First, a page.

"He's been unbelievable, everything he's done," Roenicke said. "Everything is working for him. It is fun to watch."

Nyjer Morgan and Carlos Gomez are both established players who seem to have a hold on the center field position, but Schafer continues to make it hard for the Brewers to look past him. The 25-year-old -- Milwaukee's No. 7 prospect, according to MLB.com's 2012 Prospect Watch -- appeared in eight games for the Brewers last season, going 1-for-3 with a walk in five plate appearances. He overcame a thumb injury early last season, and also an injury-riddled 2010, to hit .315 with a .824 OPS in the Minors last year.

"In baseball, you have 5-600 at-bats a year, and you're gonna be the player you're going to be," Schafer said. "When it comes to spring and trying to show the coaching staff what you have, if you think too much into that, you can put too much stress on yourself. I just go out there and simplify the game -- see pitches in the zone and try to put good swings on it."

Schafer said he's tweaked his approach this spring, focusing on his timing, while working on the tee to let the ball come to him. He says he's making a concerted effort to swing at better pitches, and it's allowed him to find a groove early on.

He's also been the beneficiary of counsel from Gomez and Morgan, whom Schafer says have been helpful with everything from tracking fly balls to working good counts at the plate.

"It's incredible," Schafer said. "Those guys have spent years in the big leagues, they know how to approach Spring Training, how to get their bodies right. They're more than willing to help me out in every aspect of the game. ... It's so much fun learning from those guys and trying to learn by seeing how they go about their business. There's a lot of different aspects of the game that I try to pull and make a part of my game. It's a really good working relationship."

Worth noting

• Brewers reliever Juan Perez was released from Maryvale Hospital on Tuesday night after being hospitalized with a partially collapsed left lung. He was at the ballpark on Wednesday, but will not participate in any baseball-related activity for at least seven days.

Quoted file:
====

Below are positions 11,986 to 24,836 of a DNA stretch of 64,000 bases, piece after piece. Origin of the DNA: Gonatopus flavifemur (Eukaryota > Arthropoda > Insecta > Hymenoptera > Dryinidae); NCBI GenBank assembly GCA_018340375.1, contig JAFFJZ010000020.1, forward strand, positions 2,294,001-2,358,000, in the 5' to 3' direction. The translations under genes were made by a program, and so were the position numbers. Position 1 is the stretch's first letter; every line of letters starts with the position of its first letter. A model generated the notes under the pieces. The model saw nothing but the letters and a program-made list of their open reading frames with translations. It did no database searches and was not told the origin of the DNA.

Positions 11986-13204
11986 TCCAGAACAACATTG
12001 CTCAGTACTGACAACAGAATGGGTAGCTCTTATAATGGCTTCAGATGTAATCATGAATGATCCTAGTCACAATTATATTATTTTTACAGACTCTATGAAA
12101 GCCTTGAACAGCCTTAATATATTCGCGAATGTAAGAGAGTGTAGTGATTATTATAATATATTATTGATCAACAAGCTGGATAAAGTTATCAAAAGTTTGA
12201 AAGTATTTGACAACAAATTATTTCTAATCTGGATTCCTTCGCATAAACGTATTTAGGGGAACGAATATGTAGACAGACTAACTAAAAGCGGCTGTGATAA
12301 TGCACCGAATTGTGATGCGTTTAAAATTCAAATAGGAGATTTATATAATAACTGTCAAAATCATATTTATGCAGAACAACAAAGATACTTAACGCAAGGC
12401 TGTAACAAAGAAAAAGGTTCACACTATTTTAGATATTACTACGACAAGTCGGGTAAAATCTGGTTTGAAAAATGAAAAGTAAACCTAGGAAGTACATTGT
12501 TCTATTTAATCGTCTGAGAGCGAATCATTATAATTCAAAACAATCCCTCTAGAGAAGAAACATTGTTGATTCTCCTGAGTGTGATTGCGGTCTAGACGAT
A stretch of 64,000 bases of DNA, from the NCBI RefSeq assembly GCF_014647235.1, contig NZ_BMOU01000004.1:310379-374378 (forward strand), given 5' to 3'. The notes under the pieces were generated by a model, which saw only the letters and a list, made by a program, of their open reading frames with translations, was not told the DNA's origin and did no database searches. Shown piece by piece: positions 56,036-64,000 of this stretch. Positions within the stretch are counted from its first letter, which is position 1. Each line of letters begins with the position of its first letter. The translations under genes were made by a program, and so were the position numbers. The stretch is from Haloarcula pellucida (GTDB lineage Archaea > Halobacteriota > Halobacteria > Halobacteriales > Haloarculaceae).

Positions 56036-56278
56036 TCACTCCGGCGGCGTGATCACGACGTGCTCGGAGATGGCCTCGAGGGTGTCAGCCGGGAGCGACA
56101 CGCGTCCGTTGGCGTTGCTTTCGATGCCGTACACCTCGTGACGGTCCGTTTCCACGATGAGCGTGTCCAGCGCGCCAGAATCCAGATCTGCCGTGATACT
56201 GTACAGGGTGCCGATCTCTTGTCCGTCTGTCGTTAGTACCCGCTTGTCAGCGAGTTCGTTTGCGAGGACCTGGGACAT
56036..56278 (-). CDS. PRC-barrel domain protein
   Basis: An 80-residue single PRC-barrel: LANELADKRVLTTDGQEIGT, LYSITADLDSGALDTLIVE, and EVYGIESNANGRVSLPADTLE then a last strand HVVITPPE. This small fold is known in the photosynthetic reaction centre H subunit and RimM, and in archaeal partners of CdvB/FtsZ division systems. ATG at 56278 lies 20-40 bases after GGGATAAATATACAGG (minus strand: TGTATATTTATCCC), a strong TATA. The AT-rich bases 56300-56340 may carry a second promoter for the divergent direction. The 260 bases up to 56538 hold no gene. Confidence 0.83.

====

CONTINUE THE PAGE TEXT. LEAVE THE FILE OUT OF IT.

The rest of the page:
• Neither Ryan Braun nor Aramis Ramirez made the trip to Mesa for Milwaukee's game against the Cubs on Wednesday, and neither has made the trip for an away game yet this spring. Manager Ron Roenicke said it's simply because he tries to play them just every other day, and that's how the scheduled has fallen. "These trips aren't far enough to worry about where we're going," Roenicke said. "They're basically all close enough that I don't worry about that."

Roenicke said Ramirez will start to play every day by the last week of Spring Training, and Braun's regimen depends on how well he's swinging the bat.

"He's seeing the ball a little better every day, I think, and that's important for him, with what he does," Roenicke said of the 2011 NL MVP.

• Reliever Brandon Kintzler, who was shut down on Friday after experiencing pain in his throwing arm, will have a nerve conduction test performed to make sure there is no additional pressure on his nerves that inhibits him from being able to throw.

• There was a large heap of children's toys in the Brewers clubhouse on Wednesday, for a toy drive to benefit a church near Maryvale Baseball Park. "It's a fun thing for the guys, and we know where it's going afterwards," Roenicke said.